Friday, April 23, 2010

Transnational Advocacy Networks and Public Diplomacy

I am sitting in the Association of Public Diplomacy Scholars annual conference which, this year, deals with transnational advocacy networks and public diplomacy. Anyone in the LA area, please feel free to come join us at USC. I will be Tweeting the conference from here: and will be blogging as well for those who are unable to join. You can find the conference program here. A great line-up. The keynote speaker, Colin Robertson, a fellow at the Canadian Defense and Foreign Affairs Institute, discussed the "Canadian Experience." Here are some of my favorite highlights:

"It costs $1 million to keep a solider in country; It costs 1/3rd that to keep a diplomat."

Roberts outlined 5 points of public diplomacy, his sixth.. "have a good woman on your team." It takes a real man to admit this. ;)

And from an audience member, a good reminder for those practicing PD, the principals of good public diplomacy, ""1st Listen, 2nd Learn, then lead."

Tuesday, April 13, 2010

The travelling Israeli Wall of "Genocide"

Letter to the Editor; USC Daily Trojan:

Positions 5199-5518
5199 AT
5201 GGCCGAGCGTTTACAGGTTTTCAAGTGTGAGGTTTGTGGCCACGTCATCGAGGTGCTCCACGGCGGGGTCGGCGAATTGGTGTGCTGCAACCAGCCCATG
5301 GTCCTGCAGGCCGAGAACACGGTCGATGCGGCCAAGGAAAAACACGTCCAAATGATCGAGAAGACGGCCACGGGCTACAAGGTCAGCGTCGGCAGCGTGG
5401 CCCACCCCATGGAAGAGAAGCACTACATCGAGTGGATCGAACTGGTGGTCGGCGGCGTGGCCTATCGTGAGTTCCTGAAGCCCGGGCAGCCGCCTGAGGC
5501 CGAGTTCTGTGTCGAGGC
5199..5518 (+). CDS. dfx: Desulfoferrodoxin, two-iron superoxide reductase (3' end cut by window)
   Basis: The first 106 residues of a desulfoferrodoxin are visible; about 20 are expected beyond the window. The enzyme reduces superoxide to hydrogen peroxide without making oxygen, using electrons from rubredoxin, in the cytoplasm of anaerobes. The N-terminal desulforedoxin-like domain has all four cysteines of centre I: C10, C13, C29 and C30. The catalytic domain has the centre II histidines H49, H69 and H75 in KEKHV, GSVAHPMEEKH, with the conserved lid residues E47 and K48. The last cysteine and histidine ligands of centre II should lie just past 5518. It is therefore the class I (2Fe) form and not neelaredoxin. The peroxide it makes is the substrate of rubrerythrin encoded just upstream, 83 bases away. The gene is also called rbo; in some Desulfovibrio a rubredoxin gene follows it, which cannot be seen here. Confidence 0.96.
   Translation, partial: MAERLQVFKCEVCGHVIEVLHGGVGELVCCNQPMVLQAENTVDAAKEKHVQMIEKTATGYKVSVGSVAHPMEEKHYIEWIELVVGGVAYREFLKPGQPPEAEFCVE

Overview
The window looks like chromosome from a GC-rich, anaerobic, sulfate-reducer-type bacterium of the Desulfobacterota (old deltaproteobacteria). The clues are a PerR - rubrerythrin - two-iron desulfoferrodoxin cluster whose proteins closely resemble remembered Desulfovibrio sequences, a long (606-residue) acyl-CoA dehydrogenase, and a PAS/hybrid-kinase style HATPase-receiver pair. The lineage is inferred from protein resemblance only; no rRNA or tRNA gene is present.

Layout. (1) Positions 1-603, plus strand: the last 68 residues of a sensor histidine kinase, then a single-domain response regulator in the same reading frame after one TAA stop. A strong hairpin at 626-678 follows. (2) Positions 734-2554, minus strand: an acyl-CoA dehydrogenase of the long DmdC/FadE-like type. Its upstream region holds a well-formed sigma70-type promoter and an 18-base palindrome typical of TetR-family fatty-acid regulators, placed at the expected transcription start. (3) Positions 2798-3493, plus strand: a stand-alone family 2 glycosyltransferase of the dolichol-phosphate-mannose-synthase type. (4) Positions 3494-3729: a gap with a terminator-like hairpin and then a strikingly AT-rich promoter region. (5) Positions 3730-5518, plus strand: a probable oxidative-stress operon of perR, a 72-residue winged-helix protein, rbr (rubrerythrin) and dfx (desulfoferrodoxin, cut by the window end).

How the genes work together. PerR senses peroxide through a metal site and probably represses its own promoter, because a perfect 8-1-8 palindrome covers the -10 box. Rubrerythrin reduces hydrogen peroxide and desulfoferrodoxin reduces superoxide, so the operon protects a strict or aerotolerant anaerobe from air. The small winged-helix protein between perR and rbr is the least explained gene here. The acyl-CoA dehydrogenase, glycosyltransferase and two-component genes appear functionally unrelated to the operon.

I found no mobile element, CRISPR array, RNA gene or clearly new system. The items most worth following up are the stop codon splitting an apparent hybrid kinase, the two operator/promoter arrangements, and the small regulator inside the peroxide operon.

I was startled to see a familiar wall on the USC campus this week. In 2008, I graduated from UC Irvine, the original location of this particular wall. UC Irvine has experienced a lot of controversy because of this traveling wall.  Almost as much as the wall it is meant to replicate, which was built by Israel to protect its citizens from terrorist attacks. Many argue that the wall violates international law but Israel insists it has saved lives. At UCI, this wall and the controversial speakers and protests that have accompanied it has caused a lot of negative feelings and bad press. So much so that the Muslim Student Union, the organization that constructs this wall on the UCI campus every semester, is rumored to be investigated by the FBI. Also, Anteaters for Israel, the UCI Jewish student group that takes the upmost offense to the wall, launched a law suit against the school for Antisemitism. Though I am very supportive of the Palestinian cause, and feel that it is important for USC students to be aware of it, I am extremely disappointed to see this wall as the way of sparking this conversation. I feel that this wall is not productive, it is a hostile, in-your-face, accusation that offends many people. Maybe this is the point, but I offer this food for thought: In 2007 a group of UCI students, Muslim, Jewish, Christian, Jew and others decided a more productive way to educate UCI students about the conflict -- what is really going on -- was travel there and talk to those who live the conflict. We formed the Olive Tree Initiative and traveled to Israel and Palestine for two weeks talking to people from both territories. I learned so much for the people there, but what was most important was that Palestinians- and Jews -- do not want, nor need, us to be fighting their conflict on our campus. They want to get jobs, go to school, travel the world and raise family’s – in peace and without violence. Last week I traveled to Lebanon and visited a Palestinian refugee camp. Those refugees didn’t hate Israel, they didn’t hate the Jews. I asked them what they wanted, what I could do for them. All they wanted was dignity, to be treated equally, to get an education, to be able to get jobs and to see the world. That is the cause we should be helping them with, not vilifying Israel. There is enough of that. I agree that Israel, the US and the world has wronged the Palestinian people, but fueling hate towards Israel doesn’t right these wrongs. I hope those who look at the wall, and those who brought it to USC, will ask how it helps the Palestinian people achieve these goals. There are real things people can do for the cause. And I hope those who care about Palestinians, and Israeli’s, and ending the conflict in the region will look into the Olive Tree Initiative on their campus or find some other way to bring peace to the conflict.